“But I’ve served this company for many years! And very few people here have the experience that I have … All the projects that I’ve worked on and the improvements I’ve helped deliver …,” he tailed off into silence, as his thoughts and emotions swept him into a maelstrom of disappointment and resentment.
I felt for him.
I know what it’s like to give your all to an organisation and yet not feel recognised and rewarded. Especially when colleagues with less experience, qualifications or abilities are getting ahead.
Many of us have experienced what Gavin was going through. It’s something I’ve come across several times with coaching and mentoring clients who’ve missed promotion or need help with elevating their careers.
Quite often, what I find is that people expect senior management to notice their talents or contribution, leading to their subsequent career advancement. Typically, their unspoken expectation is accompanied by working diligently at their jobs, often delivering good results.
Yet their progress up the career ladder remains stunted, which causes a build-up of frustration and discontent over time.
As I counselled Gavin, the days of reward for tenure are long gone.
Captain of your ship
In today’s workplace, promotion or career advancement prospects don’t correlate with one’s time in a job or organisation.
And certainly from mid-level upwards, you just can’t assume that your boss, the HR department or the top brass in your organisation will recognise your potential and push your career progression. In fact, the notion of letting your manager or employer set the pace and trajectory your career advancement is mistaken and ill-advised. You, and only you, are responsible for your career growth and success – you’re the captain of your career ship.
You must reframe the way you view your career development.
Expand your perspective to appreciate that career success isn’t just about delivering results or showing commitment. There are other ingredients in the mix which you must not overlook.
For example, and perhaps most paramount, you must be clear on what your own definition of “success” is. Your career direction shouldn’t be defined entirely by the path or opportunities offered up by your employer. Neither should your view of success be measured against what others do or achieve.
Also, understanding the organisational dynamics is invaluable. Learning to tap into it prudently will enable and empower you to steer the course of your career ship better. The more organisationally savvy you are, the more prosperous your career progression will be.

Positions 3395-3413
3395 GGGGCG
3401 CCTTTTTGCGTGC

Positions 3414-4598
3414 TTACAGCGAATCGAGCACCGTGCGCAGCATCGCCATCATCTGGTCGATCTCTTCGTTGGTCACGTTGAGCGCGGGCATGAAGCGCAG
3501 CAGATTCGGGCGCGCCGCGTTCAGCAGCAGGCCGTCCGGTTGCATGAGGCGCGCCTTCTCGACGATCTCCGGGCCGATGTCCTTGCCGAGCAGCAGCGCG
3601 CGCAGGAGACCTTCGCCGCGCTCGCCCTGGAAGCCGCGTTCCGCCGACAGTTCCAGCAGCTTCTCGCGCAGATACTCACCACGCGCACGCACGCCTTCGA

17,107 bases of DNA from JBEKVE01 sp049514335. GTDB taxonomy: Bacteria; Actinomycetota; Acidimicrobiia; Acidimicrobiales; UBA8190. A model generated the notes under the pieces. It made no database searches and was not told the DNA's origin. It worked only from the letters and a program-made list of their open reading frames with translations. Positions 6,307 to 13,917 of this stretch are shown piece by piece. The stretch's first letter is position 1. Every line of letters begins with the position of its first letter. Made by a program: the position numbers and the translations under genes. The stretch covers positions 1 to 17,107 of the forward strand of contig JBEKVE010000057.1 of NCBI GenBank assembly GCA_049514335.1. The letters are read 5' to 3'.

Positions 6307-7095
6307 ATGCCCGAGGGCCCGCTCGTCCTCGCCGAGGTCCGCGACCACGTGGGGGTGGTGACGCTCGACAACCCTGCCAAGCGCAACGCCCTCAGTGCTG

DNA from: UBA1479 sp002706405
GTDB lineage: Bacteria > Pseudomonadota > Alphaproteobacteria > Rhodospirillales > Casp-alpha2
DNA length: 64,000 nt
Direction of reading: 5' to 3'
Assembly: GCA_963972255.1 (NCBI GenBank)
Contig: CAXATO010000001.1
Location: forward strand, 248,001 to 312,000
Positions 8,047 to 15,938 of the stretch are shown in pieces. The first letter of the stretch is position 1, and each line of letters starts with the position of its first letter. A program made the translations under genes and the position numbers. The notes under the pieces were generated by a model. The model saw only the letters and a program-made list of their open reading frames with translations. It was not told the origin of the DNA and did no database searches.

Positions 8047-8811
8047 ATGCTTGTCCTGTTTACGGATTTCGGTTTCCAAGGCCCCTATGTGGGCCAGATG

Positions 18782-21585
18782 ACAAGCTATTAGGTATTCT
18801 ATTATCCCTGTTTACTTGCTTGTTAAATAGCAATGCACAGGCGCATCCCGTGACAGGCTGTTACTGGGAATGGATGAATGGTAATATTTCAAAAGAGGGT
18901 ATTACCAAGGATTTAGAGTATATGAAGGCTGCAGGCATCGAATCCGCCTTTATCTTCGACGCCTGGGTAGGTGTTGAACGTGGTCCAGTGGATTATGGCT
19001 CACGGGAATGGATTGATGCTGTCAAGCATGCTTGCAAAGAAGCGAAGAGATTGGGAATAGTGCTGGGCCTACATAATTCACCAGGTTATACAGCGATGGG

Managing your visibility is also critical, especially in large organisations. So make yourself visible and manage your personal brand sensibly. Learn how to build rapport, communicate your achievements and aspirations, and market yourself; in the right way, to the right audience and with the right message.
Flash your brilliance
Managing your personal brand is an intrinsic aspect of selling yourself judiciously.
This isn’t about being a vainglorious twit, brown-nosing or becoming a yes-man or a political animal. Rather, it’s about making people aware of your positive traits (e.g., through your operating style, the way you come across as a person and your proactive efforts to network and foster camaraderie) and the value you bring to your work and the organisation (e.g., by blowing your own trumpet with subtlety and finesse).
Mercedes-Benz don’t invest effort in making a brilliant car and then tell no one about it. So if you’re brilliant at your work, a solid contributor, have desirable traits and experience, and get on well with people, you should flash the brilliance of your star; albeit with the right degree of modesty.
You’re selling yourself when you write your skills and accomplishments on your CV, your social media profile or a job application form. And you have to sell yourself at interviews to get the job. Why might you think selling yourself stops there?
You also have to sell yourself throughout your career – for instance, to secure better opportunities, pay increases or promotions – in order to get wherever you want to be ultimately.
The idea of “selling yourself” may sound pushy, unappealing or repulsive. But if you think about it deeply, much of our everyday work entails some form of selling, not least every instance of asking our bosses, colleagues or stakeholders to consider or accept a different perspective or a new angle on some work issue or another.
We may not have to work hard at selling the different perspective or new angle. But the very fact that it’s new or different means that, more often than not, there’s inherently some element of “selling” involved in people “buying” into and accepting our ideas.
We’re selling almost all the time, knowingly or unknowingly – to others and to our own selves.
In fact, life itself entails lots of selling and buying.
For example, right from childhood our parents sell us a rubric of morality and, generally speaking, we buy into it; we sell our best selves to love interests, who buy into the potential happiness and sweetness we convey and end up as our spouses and lovers; prophets, gurus and all manner of religions sell us doctrines and beliefs which we buy into; even your boss or employer sold you a career opportunity which you bought into and led you to the very job you’re doing now.
Clearly, selling ourselves along our career journeys to attain our aspirations doesn’t have to mean we’re sleazy snake-oil salespeople; not if we remain in tune with our moral compass.
Your inner compass is the lighthouse that will guide your career ship, helping you remain impeccable as you navigate through the currents of opportunities on your career path. Remember this as you sit in the captain’s chair steering your ship to the port named Success.